July 30, 2012  |  User Stories  |  By  |  0 Comments

Cytobank User Stories: Greg Behbehani, Ph.D., M.D.

Welcome to Cytobank User Stories, a series featuring interviews with Cytobank users on their research, scientific vision, and use of flow cytometry.

This time we interview Greg Behbehani, Ph.D., M.D., Postdoctoral Fellow in the Nolan Lab, affiliated with the Baxter Laboratory of Stem Cell Biology and the Departments of Hematology and Oncology at Stanford University School of Medicine. Greg’s recent publications include his work developing cell cycle analysis for mass cytometry using the human hematopoietic hierarchy as a model system and is featured on the cover of Cytometry this month. You can interact directly with these data via Greg’s Cytobank Report, which can also be found on the Nolan Lab Signaling-Based (Fluorescence & Mass) Cytometry Resource.

Send us feedback and let us know who you’d like to hear from (including yourself)!

What are you excited about in science? What is your scientific vision?
Greg Behbehani, Ph.D., M.D., Postdoctoral Fellow, Nolan Lab, Stanford University

My research is focused on understanding how human cancer cells grow and die, specifically in response to chemotherapy treatments.  I’m excited about the new possibilities that have been opened up in systems biology.  Ideally, I would like to design experiments to test some of the hypotheses that have been advanced regarding how cancer cell populations become resistant to chemotherapy using primary cell populations and analyzing responses across all of the different cancer cell sub-populations.  While these types of experiments have been tried before, I think we now have the technologies that might allow us to be successful at using these techniques to predict chemotherapy responses.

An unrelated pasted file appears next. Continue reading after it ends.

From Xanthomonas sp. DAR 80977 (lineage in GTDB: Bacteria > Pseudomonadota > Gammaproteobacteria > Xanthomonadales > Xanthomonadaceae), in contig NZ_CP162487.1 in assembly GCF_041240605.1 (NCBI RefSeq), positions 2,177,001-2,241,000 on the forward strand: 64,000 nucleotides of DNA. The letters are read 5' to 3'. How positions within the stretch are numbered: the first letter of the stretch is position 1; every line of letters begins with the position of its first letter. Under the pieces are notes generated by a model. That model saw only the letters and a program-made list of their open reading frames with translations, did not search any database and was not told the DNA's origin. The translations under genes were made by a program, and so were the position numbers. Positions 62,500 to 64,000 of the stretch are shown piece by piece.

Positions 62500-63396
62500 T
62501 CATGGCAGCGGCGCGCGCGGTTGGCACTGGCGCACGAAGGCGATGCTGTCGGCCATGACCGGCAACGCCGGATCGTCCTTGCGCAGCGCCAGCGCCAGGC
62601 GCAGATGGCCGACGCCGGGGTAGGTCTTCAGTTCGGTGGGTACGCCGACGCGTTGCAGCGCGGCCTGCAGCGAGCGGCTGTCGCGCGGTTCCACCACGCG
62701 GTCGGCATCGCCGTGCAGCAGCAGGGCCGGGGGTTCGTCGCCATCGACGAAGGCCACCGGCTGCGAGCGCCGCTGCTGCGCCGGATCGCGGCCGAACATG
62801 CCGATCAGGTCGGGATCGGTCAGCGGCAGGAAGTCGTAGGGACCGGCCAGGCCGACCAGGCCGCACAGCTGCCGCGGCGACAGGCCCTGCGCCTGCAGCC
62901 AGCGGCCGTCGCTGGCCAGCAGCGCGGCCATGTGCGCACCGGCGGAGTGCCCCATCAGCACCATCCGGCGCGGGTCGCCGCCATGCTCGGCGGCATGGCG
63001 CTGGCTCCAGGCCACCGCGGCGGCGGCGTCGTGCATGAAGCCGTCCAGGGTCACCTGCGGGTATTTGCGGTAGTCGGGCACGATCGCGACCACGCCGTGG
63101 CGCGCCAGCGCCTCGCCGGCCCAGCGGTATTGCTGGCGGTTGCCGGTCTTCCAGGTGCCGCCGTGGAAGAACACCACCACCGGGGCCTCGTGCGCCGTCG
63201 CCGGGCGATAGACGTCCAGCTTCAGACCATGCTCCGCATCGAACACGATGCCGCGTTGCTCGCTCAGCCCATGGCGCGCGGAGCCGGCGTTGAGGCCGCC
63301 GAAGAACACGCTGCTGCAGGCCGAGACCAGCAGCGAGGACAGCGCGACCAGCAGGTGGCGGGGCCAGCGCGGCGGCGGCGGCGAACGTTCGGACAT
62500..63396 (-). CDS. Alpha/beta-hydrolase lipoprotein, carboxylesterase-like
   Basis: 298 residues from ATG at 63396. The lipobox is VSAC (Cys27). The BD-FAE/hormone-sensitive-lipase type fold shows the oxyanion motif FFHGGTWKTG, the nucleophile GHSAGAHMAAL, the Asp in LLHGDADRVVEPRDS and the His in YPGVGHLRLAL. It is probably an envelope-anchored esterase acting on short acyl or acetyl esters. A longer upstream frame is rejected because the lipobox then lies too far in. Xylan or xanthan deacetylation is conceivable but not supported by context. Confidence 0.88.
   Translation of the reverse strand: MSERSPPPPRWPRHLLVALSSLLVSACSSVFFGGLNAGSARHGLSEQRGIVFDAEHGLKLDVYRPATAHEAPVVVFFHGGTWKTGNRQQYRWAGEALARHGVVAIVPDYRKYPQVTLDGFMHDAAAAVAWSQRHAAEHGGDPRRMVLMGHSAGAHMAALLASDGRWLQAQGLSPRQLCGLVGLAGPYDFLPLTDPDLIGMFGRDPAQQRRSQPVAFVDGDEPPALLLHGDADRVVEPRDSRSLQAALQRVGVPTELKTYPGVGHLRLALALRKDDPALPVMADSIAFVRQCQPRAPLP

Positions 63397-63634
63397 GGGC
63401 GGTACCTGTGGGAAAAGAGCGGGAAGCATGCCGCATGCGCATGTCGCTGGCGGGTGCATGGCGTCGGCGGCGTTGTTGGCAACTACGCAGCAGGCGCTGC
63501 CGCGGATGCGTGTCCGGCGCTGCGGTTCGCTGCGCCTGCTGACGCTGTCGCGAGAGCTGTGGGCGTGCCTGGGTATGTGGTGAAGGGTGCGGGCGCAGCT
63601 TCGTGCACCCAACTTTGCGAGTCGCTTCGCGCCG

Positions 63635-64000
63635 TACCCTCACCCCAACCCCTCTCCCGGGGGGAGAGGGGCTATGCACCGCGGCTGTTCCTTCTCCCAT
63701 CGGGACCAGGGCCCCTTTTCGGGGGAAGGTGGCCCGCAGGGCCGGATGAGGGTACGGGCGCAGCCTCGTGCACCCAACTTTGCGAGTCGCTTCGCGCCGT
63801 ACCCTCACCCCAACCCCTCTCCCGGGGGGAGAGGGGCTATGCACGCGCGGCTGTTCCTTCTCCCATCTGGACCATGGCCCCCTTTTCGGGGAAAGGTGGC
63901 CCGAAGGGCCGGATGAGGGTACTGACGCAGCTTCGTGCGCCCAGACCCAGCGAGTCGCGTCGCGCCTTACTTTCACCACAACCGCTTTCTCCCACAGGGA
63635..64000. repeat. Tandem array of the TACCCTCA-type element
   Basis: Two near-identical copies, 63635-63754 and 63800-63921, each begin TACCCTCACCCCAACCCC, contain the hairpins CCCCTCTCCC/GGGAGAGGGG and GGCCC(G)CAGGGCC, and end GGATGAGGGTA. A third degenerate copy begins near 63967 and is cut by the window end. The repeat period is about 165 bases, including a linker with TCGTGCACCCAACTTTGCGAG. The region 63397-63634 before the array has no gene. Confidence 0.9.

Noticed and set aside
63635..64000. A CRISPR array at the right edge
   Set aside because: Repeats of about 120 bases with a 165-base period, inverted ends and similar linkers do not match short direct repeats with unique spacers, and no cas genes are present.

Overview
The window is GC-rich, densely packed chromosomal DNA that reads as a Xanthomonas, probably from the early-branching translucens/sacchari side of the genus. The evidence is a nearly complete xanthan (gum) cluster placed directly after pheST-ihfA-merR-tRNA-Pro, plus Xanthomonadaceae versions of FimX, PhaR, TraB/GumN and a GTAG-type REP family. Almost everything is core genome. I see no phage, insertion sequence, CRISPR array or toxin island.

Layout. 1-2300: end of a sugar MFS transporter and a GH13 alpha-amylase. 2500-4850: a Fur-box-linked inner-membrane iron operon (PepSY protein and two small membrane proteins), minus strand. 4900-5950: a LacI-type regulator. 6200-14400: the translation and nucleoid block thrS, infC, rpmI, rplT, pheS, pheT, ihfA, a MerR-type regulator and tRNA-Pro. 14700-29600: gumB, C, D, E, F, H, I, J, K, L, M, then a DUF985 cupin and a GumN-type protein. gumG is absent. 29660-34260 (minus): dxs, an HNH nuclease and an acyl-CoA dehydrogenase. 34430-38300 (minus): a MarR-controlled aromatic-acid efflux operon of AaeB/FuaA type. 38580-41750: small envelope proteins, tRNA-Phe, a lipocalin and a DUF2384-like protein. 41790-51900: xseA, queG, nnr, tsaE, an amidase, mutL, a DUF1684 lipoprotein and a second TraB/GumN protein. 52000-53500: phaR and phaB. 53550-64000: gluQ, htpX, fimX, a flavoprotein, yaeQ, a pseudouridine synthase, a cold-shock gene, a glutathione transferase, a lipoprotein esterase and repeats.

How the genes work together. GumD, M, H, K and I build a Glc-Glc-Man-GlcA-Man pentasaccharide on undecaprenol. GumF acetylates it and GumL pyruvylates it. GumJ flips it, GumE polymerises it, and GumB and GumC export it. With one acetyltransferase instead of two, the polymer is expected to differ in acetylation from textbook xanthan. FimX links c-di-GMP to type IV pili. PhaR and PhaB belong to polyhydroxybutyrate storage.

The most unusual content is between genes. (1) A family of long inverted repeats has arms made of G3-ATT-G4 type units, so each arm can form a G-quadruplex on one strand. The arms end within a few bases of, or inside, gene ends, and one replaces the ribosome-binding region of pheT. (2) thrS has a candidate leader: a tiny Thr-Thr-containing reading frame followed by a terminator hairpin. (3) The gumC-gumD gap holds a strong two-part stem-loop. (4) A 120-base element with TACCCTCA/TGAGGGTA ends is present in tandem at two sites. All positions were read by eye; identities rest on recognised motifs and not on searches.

What do you study / what is your field?
I do translational research aimed at understanding cancer growth and how cancer cells respond to chemotherapy.
What do you use flow cytometry for?
I focus on mass cytometry and flow cytometry techniques, which I feel are best suited to understanding the multiple small subpopulations that are resistant to treatment and lead to cancer recurrence.
What are some of your favorite papers?
I like “big” science.  I knew that I wanted to come to Stanford when I presented the first gene expression microarray paper from Patrick Brown’s lab.  I just like to take a more open-ended approach to science.Quantitative monitoring of gene expression patterns with a complementary DNA microarray. Schena M, Shalon D, Davis RW, Brown PO. Science. (1995) 270(5235):467-70.
What do you do for fun?
My two-year-old keeps me pretty busy outside of the lab, but when I have time I love to hike, bike, and run.
What’s your favorite thing about Cytobank?
Doing 40 parameter experiments, I generate a lot of data and Cytobank lets me look at all of it at once and easily compare individual channels across all of the conditions and populations in my experiment.  I also love the ability to rearrange the relationships between gates and sub-gates at the click of a button.

Interview conducted and presented by Cytobank staff member Angela Landrigan.